Researchers at the Columbia University Medical Center (CUMC) have identified a mechanism that can give energy-storing white fat some of the beneficial characteristics of energy-burning brown fat.
The findings, based on studies of mice and of human fat tissue, could lead to obesity and type 2 diabetes treatment.
"Turning white fat into brown fat is an appealing therapeutic approach to staunching the obesity epidemic, but it has been difficult to do so in a safe and effective way," study leader and professor of Medicine and the Russell Berrie Foundation Professor at CUMC Domenico Accili said in a press release.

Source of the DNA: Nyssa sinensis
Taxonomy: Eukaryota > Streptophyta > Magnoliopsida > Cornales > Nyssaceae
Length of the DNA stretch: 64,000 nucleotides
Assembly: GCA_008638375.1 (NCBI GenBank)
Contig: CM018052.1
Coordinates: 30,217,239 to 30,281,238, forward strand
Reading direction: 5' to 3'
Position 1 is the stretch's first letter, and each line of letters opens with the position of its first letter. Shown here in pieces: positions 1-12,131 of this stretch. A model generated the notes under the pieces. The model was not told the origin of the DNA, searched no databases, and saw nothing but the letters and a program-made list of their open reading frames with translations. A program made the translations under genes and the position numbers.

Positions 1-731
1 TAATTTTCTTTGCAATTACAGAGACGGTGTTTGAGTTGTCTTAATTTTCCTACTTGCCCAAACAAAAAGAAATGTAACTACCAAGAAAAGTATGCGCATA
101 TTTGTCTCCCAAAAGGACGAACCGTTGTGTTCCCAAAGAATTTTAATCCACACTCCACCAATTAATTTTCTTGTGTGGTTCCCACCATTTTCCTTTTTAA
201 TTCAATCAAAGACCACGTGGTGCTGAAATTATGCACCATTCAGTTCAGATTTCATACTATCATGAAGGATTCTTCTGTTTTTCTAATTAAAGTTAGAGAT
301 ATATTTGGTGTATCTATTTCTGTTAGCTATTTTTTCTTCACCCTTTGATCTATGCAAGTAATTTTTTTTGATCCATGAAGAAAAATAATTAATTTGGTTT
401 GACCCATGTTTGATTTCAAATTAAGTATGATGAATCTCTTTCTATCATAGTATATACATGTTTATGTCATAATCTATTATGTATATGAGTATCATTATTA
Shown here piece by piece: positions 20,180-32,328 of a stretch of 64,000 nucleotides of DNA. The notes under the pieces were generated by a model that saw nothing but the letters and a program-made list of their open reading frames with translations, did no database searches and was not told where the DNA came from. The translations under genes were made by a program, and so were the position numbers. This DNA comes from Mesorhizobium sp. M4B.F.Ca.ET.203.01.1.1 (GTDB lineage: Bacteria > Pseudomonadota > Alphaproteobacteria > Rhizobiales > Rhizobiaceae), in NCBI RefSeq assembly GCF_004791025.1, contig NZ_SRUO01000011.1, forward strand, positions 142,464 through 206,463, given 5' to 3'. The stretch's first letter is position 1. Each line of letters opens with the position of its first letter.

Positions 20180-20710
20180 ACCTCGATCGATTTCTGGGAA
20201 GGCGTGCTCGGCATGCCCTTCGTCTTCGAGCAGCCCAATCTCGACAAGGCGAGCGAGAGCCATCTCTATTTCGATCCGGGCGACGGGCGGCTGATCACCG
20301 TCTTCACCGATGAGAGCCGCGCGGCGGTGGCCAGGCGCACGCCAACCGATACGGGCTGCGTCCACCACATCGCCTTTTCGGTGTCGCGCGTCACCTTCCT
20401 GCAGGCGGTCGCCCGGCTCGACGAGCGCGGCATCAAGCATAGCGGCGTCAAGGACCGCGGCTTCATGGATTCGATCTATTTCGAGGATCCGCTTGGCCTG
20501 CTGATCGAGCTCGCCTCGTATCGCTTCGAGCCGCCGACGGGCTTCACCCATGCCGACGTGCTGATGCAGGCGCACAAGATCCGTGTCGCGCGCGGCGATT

White fat can be "browned" with a class of drugs called thiazolidazines (TZDs), which increase the body's sensitivity to insulin.
Humans have two types of fat tissue: white fat, which stores excess energy in the form of triglycerides, and brown fat, which is highly efficient at dissipating stored energy as heat.
Infants have a relative abundance of brown fat, as protection against exposure to cold temperatures. In adults, however, almost all excess energy is stored as white fat.
TZDs have many adverse effects